How does the move from advertising-supported content to a subscription model, e.g., NY Times, Substack luminaries, etc., change the content being produced? Ben Thompson mulls over the question in a new column. One of the changes he foresees is that the content will be increasingly geared toward subscribers—elites who are generally interested in “unique and provocative” content. The focus on unique and provocative can be problematic in at least three ways:
- “Unique and provocative” doesn’t mean correct. And since people often confuse original, counterintuitive points as deep, correct, and widely true insights about the world, it is worrying. The other danger is that journalism will devolve into English literature.
- As soon as you are in the idea generation business, you pay less attention to “obvious” things, which are generally the things that deserve our most careful attention.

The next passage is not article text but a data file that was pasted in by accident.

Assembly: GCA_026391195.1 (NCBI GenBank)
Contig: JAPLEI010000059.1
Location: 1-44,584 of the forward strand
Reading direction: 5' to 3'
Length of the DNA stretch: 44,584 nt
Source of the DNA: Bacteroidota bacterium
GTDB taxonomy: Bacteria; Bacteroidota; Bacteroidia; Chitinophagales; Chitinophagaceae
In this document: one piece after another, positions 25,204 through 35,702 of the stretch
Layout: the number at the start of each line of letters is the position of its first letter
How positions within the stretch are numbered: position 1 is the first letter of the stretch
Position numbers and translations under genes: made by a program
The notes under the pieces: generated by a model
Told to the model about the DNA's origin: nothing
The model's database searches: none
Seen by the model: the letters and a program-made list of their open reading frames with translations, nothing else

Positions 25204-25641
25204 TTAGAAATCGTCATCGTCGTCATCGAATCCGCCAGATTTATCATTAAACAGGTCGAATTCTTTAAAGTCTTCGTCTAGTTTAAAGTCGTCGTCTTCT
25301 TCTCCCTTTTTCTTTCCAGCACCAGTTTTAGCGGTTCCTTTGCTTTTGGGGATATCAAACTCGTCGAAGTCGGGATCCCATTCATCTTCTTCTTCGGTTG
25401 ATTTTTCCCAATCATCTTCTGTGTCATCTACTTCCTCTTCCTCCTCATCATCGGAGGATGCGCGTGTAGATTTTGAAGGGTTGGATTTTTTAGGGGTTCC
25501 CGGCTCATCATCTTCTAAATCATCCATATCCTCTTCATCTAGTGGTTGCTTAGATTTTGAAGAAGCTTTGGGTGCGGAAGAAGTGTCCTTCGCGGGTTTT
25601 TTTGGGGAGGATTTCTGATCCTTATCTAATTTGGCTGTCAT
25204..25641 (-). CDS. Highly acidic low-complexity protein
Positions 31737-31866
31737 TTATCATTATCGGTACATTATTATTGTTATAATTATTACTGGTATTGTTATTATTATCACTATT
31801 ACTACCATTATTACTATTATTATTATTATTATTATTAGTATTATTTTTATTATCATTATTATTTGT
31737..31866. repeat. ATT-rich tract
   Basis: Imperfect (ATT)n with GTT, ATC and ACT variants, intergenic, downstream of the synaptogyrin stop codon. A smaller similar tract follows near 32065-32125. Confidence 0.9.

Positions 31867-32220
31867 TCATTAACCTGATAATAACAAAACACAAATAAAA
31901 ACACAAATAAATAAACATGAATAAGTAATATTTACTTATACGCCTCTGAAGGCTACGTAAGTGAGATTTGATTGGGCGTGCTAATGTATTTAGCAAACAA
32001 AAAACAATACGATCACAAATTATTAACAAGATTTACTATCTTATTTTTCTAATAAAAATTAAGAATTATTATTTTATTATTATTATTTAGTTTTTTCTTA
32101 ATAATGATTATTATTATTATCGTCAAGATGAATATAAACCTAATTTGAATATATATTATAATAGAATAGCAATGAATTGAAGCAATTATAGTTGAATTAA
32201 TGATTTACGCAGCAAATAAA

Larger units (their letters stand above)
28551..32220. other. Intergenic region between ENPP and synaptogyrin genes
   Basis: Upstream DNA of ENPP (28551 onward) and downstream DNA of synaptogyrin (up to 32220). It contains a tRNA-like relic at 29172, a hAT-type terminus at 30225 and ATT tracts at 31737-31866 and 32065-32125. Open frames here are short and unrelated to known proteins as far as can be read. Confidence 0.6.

- There is a greater danger of people falling into silos. Ben quotes Johan Peretti: “A subscription business model leads towards being a paper for a particular group and a particular audience and not for the broadest public.” Ben summarizes Peretti’s point as: “He’s alluding, in part, to the theory that the Times’s subscriber base wants to read a certain kind of news and opinion — middle/left of center, critical of Donald Trump, etc. — and that straying from that can cost it subscribers.”
There are other changes that a subscriber driven model will wreak. The production of news will favor the concerns of the elites even more. The demise of “newspaper of record” will mean that a common understanding of what is important and how we see things will continue to decline.
p.s. It is not lost on me that Ben’s newsletter is one such subscriber driven outlet.